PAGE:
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School buses fail to run on first day of school year
Plus red routes are happening whether you like it or not, and last call for Peninsula Question Time
Editor’s note: A fairly depressing headline story this week of an utter breakdown in communication between at least one local school, our main local bus operator, and the council which led to children being stranded at bus stops instead of making it to their first day of school. Further down we have the results of the red route consultation and the last call for tickets to our Peninsula Question Time event. On Sunday, we’ve got a big new interview with Medway Council Leader Vince Maple, where we ask him some very unexpected questions. The full thing will only be available to paid supporters, so please consider upgrading if you’d like to receive that.
School buses fail to run on first day of school year
As we reach the start of September, children start to go back to school. Most schools in Medway return this coming Monday, but at least one, St Joseph Williamson’s Mathematical School (or Rochester Maths to you and me) decided to go back today for some reason. Quite why a school would think Friday is the right day to start term is for people smarter than me to ponder. But start they did.
The only problem with this is that Arriva, the operator of services to the school, isn’t introducing their school bus schedule until Monday. Worst of all, no one seems to have communicated with each other about this. Of course, chaos then ensued with children waiting at bus stops that never came and then having to find other ways to get to school on their first day of the year. Not great for anyone involved.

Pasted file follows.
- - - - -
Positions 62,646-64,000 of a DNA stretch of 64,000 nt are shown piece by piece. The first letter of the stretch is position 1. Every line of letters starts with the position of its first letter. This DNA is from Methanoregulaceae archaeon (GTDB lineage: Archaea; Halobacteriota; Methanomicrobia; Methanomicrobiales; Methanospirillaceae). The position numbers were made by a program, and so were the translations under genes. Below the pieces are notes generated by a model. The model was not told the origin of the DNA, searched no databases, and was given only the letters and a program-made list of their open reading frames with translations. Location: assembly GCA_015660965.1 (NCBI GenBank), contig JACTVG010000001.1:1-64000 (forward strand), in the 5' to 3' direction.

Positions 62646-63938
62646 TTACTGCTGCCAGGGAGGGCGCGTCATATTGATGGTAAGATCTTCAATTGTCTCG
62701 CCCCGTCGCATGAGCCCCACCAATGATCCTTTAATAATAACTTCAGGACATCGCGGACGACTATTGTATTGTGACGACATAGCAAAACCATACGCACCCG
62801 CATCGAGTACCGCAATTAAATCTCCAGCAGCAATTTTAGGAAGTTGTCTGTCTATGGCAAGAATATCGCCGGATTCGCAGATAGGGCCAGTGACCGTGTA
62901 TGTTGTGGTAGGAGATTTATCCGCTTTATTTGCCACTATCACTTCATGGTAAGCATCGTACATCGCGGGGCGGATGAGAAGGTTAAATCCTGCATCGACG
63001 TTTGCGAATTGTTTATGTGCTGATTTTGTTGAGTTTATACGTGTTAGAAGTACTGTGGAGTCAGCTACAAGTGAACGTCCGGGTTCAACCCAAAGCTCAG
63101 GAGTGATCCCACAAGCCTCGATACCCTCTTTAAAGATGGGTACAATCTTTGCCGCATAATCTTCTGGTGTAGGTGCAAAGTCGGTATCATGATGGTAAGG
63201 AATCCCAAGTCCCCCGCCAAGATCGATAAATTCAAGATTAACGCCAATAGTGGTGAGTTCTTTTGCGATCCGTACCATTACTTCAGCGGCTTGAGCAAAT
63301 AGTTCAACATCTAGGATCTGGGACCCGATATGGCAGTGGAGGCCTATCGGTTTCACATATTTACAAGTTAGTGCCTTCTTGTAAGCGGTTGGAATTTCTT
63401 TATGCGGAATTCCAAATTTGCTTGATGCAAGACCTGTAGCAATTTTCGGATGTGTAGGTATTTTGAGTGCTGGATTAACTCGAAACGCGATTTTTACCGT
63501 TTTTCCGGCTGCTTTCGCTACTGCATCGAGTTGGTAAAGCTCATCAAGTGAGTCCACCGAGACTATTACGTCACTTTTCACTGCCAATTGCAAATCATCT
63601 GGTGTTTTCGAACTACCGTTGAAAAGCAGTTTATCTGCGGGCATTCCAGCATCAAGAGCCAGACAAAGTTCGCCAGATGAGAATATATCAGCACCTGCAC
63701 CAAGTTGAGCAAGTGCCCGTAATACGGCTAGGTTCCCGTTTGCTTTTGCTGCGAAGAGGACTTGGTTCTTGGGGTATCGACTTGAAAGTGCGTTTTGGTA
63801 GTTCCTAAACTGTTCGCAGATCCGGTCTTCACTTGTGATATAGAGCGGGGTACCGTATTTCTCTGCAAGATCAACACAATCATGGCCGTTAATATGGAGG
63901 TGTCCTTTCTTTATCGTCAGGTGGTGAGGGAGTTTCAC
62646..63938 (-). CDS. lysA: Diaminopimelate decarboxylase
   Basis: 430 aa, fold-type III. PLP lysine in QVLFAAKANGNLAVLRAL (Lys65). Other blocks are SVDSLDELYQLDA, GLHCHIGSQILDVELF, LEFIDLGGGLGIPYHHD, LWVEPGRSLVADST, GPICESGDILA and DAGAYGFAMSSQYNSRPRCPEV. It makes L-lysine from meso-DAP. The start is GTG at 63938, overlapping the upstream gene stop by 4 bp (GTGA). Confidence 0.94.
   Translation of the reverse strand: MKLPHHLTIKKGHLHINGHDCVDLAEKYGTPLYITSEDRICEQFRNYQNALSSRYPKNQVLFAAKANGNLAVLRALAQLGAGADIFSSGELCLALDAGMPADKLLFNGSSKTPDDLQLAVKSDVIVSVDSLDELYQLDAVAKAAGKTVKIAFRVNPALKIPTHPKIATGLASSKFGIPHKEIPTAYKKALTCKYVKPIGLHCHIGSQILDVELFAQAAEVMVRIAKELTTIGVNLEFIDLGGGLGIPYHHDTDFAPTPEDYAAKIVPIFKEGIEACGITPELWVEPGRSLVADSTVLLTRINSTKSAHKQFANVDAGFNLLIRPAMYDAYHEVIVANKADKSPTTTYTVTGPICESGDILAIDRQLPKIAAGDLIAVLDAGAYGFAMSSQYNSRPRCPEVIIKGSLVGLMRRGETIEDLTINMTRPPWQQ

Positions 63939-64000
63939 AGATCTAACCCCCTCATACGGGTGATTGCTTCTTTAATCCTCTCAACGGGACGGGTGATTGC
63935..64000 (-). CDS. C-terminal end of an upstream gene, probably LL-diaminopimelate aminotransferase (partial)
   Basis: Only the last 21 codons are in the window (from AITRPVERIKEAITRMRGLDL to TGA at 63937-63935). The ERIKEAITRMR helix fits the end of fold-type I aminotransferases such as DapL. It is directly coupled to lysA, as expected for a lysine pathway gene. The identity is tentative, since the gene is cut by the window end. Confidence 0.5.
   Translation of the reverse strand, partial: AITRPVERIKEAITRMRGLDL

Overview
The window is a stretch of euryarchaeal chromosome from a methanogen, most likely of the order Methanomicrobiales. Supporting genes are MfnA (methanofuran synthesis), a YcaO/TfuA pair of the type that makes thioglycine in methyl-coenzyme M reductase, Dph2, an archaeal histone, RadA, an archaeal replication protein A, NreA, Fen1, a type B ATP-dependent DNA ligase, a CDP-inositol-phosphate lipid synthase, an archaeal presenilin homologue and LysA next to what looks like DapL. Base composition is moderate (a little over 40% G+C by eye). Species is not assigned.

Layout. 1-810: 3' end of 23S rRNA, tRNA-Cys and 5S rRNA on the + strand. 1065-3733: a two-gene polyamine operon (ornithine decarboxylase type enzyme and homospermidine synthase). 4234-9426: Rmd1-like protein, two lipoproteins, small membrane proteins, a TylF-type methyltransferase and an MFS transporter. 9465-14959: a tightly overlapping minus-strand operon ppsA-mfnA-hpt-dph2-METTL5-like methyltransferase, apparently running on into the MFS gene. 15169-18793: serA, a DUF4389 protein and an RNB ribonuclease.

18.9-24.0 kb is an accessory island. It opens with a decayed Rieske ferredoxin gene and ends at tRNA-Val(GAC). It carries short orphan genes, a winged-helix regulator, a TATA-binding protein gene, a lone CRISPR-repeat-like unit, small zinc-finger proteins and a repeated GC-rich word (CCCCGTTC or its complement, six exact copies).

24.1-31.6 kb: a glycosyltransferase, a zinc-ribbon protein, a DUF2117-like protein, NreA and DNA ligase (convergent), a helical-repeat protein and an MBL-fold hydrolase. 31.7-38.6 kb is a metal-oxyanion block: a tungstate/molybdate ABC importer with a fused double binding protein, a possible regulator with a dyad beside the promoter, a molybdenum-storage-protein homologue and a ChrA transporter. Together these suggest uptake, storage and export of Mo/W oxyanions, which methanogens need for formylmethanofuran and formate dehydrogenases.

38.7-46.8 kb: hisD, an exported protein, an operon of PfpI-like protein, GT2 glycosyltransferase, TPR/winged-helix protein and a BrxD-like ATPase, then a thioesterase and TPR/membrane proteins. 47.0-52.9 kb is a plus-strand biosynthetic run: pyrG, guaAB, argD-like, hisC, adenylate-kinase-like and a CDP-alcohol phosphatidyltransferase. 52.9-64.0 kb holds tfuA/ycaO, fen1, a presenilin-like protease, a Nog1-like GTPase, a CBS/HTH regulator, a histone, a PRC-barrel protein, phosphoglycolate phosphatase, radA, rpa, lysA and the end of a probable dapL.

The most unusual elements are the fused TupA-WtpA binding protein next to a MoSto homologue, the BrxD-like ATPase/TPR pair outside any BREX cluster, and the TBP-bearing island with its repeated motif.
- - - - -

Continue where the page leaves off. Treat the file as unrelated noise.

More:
Parents, not unreasonably, assumed school buses would be running on a school day so sent their kids off as normal to get the bus. Posts on social media suggest Rochester Maths had informed Arriva what date the school would reopen. Arriva appears to have no answer other than responding to angry parents telling them the school buses will begin next week, on the second day of term.
As ever, all of this seems to be the result of a communication breakdown between essential public services. If schools are right and they informed Arriva of the term dates, Arriva have serious questions to answer about why the services didn’t run or at the very least why it wasn't communicated that they wouldn’t be. Equally, schools should have likely chased Arriva for confirmation of service if no word on services had been forthcoming. There’s an additional argument that Medway Council needs to play a role in facilitating communication given it impacts all areas of the towns and potentially represents a safeguarding risk.